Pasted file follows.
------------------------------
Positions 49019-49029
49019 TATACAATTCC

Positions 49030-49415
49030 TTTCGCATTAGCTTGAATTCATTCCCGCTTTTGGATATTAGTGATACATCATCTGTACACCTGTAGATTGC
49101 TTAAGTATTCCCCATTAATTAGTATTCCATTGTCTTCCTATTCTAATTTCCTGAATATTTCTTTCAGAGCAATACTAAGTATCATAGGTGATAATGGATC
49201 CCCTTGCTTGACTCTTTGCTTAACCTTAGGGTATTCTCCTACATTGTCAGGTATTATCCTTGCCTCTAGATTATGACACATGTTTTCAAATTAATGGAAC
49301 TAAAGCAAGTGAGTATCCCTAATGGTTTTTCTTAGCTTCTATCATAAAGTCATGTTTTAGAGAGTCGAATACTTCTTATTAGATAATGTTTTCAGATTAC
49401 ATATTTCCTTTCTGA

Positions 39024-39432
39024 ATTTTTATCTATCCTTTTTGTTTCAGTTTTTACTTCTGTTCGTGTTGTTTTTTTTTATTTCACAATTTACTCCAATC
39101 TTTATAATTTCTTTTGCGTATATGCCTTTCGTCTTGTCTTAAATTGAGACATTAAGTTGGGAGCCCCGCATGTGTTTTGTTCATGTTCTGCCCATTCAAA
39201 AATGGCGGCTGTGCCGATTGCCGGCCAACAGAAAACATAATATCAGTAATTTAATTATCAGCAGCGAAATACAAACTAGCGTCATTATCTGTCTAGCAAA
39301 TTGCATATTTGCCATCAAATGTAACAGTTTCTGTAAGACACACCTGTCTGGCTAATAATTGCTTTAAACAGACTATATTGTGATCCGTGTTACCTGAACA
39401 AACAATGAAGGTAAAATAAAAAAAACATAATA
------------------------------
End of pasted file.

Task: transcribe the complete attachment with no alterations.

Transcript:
Positions 49019-49029
49019 TATACAATTCC

Positions 49030-49415
49030 TTTCGCATTAGCTTGAATTCATTCCCGCTTTTGGATATTAGTGATACATCATCTGTACACCTGTAGATTGC
49101 TTAAGTATTCCCCATTAATTAGTATTCCATTGTCTTCCTATTCTAATTTCCTGAATATTTCTTTCAGAGCAATACTAAGTATCATAGGTGATAATGGATC
49201 CCCTTGCTTGACTCTTTGCTTAACCTTAGGGTATTCTCCTACATTGTCAGGTATTATCCTTGCCTCTAGATTATGACACATGTTTTCAAATTAATGGAAC
49301 TAAAGCAAGTGAGTATCCCTAATGGTTTTTCTTAGCTTCTATCATAAAGTCATGTTTTAGAGAGTCGAATACTTCTTATTAGATAATGTTTTCAGATTAC
49401 ATATTTCCTTTCTGA

Positions 39024-39432
39024 ATTTTTATCTATCCTTTTTGTTTCAGTTTTTACTTCTGTTCGTGTTGTTTTTTTTTATTTCACAATTTACTCCAATC
39101 TTTATAATTTCTTTTGCGTATATGCCTTTCGTCTTGTCTTAAATTGAGACATTAAGTTGGGAGCCCCGCATGTGTTTTGTTCATGTTCTGCCCATTCAAA
39201 AATGGCGGCTGTGCCGATTGCCGGCCAACAGAAAACATAATATCAGTAATTTAATTATCAGCAGCGAAATACAAACTAGCGTCATTATCTGTCTAGCAAA
39301 TTGCATATTTGCCATCAAATGTAACAGTTTCTGTAAGACACACCTGTCTGGCTAATAATTGCTTTAAACAGACTATATTGTGATCCGTGTTACCTGAACA
39401 AACAATGAAGGTAAAATAAAAAAAACATAATA